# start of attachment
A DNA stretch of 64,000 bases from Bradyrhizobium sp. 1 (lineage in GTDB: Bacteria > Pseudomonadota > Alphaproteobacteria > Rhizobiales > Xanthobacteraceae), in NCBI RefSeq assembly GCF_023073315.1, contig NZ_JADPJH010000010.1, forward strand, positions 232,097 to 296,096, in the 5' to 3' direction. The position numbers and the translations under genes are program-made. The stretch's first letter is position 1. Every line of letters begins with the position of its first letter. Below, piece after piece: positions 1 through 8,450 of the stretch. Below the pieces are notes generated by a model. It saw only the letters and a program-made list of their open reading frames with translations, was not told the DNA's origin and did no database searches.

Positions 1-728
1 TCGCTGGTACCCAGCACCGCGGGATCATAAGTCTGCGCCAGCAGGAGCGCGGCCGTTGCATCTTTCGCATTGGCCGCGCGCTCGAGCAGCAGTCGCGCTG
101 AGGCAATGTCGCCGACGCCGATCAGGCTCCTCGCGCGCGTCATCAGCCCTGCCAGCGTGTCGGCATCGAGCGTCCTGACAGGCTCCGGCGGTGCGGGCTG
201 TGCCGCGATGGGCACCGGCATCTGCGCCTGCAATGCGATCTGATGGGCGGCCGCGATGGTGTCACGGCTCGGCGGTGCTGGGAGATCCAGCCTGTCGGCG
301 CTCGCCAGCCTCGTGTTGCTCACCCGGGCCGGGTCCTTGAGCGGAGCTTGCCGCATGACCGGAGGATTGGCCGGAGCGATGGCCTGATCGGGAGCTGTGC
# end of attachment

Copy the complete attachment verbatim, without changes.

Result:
A DNA stretch of 64,000 bases from Bradyrhizobium sp. 1 (lineage in GTDB: Bacteria > Pseudomonadota > Alphaproteobacteria > Rhizobiales > Xanthobacteraceae), in NCBI RefSeq assembly GCF_023073315.1, contig NZ_JADPJH010000010.1, forward strand, positions 232,097 to 296,096, in the 5' to 3' direction. The position numbers and the translations under genes are program-made. The stretch's first letter is position 1. Every line of letters begins with the position of its first letter. Below, piece after piece: positions 1 through 8,450 of the stretch. Below the pieces are notes generated by a model. It saw only the letters and a program-made list of their open reading frames with translations, was not told the DNA's origin and did no database searches.

Positions 1-728
1 TCGCTGGTACCCAGCACCGCGGGATCATAAGTCTGCGCCAGCAGGAGCGCGGCCGTTGCATCTTTCGCATTGGCCGCGCGCTCGAGCAGCAGTCGCGCTG
101 AGGCAATGTCGCCGACGCCGATCAGGCTCCTCGCGCGCGTCATCAGCCCTGCCAGCGTGTCGGCATCGAGCGTCCTGACAGGCTCCGGCGGTGCGGGCTG
201 TGCCGCGATGGGCACCGGCATCTGCGCCTGCAATGCGATCTGATGGGCGGCCGCGATGGTGTCACGGCTCGGCGGTGCTGGGAGATCCAGCCTGTCGGCG
301 CTCGCCAGCCTCGTGTTGCTCACCCGGGCCGGGTCCTTGAGCGGAGCTTGCCGCATGACCGGAGGATTGGCCGGAGCGATGGCCTGATCGGGAGCTGTGC